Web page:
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Let's say I have a Base class and several Derived classes. Is there any way to cast an object to one of the derived classes without the need to write something like this :


string typename = typeid(*object).name();
if(typename == "Derived1") {
   Derived1 *d1 = static_cast< Derived1*>(object);
}
else if(typename == "Derived2") {
   Derived2 *d2 = static_cast < Derived2*>(object);
}
...
else {
  ...
}
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8 Answers 8

up vote 22 down vote accepted

Don't.

Read up on polymorphism. Almost every "dynamic cast" situation is an example of polymorphism struggling to be implemented.

Whatever decision you're making in the dynamic cast has already been made. Just delegate the real work to the subclasses.

You left out the most important part of your example. The useful, polymorphic work.

string typename = typeid(*object).name();
if(typename == "Derived1") {
   Derived1 *d1 = static_cast< Derived1*>(object);
   d1->doSomethingUseful();
}
else if(typename == "Derived2") {
   Derived2 *d2 = static_cast < Derived2*>(object);
   d2->doSomethingUseful();
}
...
else {
  ...
}

If every subclass implements doSomethingUseful, this is all much simpler. And polymorphic.

object->doSomethingUseful();
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This is a minute detail but I wanted to mention. You mean d1-> and d2-> rather than d1. and d2. ,right? Since pointer types use arrow operator to reach member functions . :) –  Comptrol Mar 24 '09 at 21:39

You can use dynamic_cast and test for NULL, but I'd strongly consider refactoring the code instead.

If you need subclass-specific handling, Template Method might be helpful, but without knowing what you're trying to achive, it's only a vague guess.

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Derived1* d1 = dynamic_cast< Derived1* >(object);
if (d1 == NULL)
{
    Derived2* d2 = dynamic_cast< Derived2* >(object);
    //etc
}

I have the following methods on my smartpointer type, simulating C# 'is' and 'as':

template< class Y > bool is() const throw()
	{return !null() && dynamic_cast< Y* >(ptr) != NULL;}
template< class Y > Y* as() const throw()
	{return null() ? NULL : dynamic_cast< Y* >(ptr);}
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You can do this using dynamic_cast, e.g:

if ( Derived1* d1 = dynamic_cast<Derived1*>(object) ) {
    // object points to a Derived1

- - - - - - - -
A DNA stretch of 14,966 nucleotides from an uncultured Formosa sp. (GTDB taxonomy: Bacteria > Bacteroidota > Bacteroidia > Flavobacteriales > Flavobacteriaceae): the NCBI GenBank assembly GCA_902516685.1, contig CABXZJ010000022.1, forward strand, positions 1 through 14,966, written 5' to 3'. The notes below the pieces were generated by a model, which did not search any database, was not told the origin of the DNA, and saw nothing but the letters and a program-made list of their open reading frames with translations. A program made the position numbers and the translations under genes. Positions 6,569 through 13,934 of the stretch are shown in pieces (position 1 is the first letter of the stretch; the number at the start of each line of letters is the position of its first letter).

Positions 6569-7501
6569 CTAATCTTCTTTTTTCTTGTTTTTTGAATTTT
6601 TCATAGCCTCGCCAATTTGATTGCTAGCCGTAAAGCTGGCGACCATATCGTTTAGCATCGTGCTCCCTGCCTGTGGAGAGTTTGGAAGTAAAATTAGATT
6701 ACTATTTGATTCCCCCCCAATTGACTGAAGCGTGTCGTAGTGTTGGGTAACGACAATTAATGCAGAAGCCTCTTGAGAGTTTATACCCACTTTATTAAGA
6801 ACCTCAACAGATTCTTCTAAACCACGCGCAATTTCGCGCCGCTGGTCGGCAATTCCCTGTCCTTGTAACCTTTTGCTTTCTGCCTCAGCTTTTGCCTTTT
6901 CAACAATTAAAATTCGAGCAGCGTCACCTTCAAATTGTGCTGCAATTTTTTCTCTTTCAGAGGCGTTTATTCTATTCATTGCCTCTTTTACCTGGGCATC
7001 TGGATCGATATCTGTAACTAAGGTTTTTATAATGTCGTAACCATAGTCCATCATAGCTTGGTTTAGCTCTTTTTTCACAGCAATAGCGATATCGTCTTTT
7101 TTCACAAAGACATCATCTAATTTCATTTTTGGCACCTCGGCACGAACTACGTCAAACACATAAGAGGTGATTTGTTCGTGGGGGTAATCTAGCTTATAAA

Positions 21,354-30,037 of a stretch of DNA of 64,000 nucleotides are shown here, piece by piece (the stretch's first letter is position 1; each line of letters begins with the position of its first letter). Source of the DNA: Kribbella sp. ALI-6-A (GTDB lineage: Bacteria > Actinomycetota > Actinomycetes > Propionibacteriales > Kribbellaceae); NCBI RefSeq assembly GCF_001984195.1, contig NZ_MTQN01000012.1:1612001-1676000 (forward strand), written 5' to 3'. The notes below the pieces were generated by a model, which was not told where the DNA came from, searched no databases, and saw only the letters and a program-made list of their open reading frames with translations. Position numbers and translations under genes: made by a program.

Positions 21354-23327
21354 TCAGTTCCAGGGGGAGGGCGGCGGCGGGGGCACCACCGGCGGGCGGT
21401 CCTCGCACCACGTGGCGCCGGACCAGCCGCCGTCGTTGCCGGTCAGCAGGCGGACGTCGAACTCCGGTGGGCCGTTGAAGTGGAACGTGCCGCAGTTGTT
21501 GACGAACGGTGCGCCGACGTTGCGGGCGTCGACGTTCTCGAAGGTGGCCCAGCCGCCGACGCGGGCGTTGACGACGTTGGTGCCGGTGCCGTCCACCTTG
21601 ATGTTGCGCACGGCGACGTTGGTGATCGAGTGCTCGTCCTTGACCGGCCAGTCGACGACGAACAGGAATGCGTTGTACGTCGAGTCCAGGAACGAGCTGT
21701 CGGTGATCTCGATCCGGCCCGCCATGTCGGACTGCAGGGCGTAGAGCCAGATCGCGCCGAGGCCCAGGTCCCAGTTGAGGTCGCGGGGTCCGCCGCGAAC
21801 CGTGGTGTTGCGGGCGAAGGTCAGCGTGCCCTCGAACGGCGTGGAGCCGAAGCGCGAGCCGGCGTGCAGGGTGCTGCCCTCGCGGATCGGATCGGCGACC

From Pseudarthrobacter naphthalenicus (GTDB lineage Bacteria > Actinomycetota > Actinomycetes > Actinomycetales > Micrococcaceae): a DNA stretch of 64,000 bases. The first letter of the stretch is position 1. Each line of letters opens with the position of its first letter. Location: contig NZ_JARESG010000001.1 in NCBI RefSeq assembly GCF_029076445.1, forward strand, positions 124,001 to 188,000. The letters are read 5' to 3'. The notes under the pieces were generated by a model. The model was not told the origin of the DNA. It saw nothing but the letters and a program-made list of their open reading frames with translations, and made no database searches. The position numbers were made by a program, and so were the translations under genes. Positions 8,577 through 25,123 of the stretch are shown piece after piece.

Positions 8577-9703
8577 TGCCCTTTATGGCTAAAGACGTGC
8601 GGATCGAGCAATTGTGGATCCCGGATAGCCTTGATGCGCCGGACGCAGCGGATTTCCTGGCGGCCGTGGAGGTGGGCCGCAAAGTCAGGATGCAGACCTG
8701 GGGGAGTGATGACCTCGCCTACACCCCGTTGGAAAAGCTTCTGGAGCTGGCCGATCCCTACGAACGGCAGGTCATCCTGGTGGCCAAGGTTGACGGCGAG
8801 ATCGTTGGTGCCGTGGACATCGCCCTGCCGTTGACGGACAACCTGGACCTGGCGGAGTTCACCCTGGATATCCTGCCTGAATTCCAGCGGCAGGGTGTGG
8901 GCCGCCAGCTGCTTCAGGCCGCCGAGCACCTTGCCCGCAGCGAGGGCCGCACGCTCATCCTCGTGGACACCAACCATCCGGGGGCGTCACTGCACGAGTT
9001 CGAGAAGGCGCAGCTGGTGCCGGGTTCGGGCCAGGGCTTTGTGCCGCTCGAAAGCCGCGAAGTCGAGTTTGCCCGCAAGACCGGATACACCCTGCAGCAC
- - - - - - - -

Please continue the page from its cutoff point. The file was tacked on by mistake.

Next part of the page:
d1->foo();
}
else if ( Derived2* d2 = dynamic_cast<Derived2*>(object) ) {
    // object points to a Derived2
    d2->bar();
}
else {
    // etc.
}

But as others have said, code such as this can indicate a bad design, and you should generally use virtual functions to implement polymorphic behaviour.

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usually, this is a sign of a bad design. Why do you need to do this? It might be possible to redesign so that this is not needed.

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What are you trying to accomplish, exactly? In my experience, things like this are a sign of bad design. Re-evaluate your class hierarchy, because the goal of object oriented design is make things like this unnecessary.

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Your example won't port, because the exact format of name() isn't specified. You could try a succession of dynamic_casts. Dynamic_cast returns a null pointer if you cast to the wrong type. However, if you're doing a typeswitch like this one, there's something wrong with your design.

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I think dynamic_cast is the way to go, but I don't particularly think this is a bad design for all possible conditions because object to be casted may be something provided by some third-party module. Let's say object was created by a plug-in that the application author has no knowledge of. And that particular plug-in may create Derived1 (being the old version) type object or Derived2 (being the new version) type object. Maybe the plug-in interface was not designed to do version specific stuff, it just creates the object so the application must do this kind of checking to ensure proper casting/execution. After this, we can safely call object.doSomethingUsefulThatDoesNotExistInDerived1();

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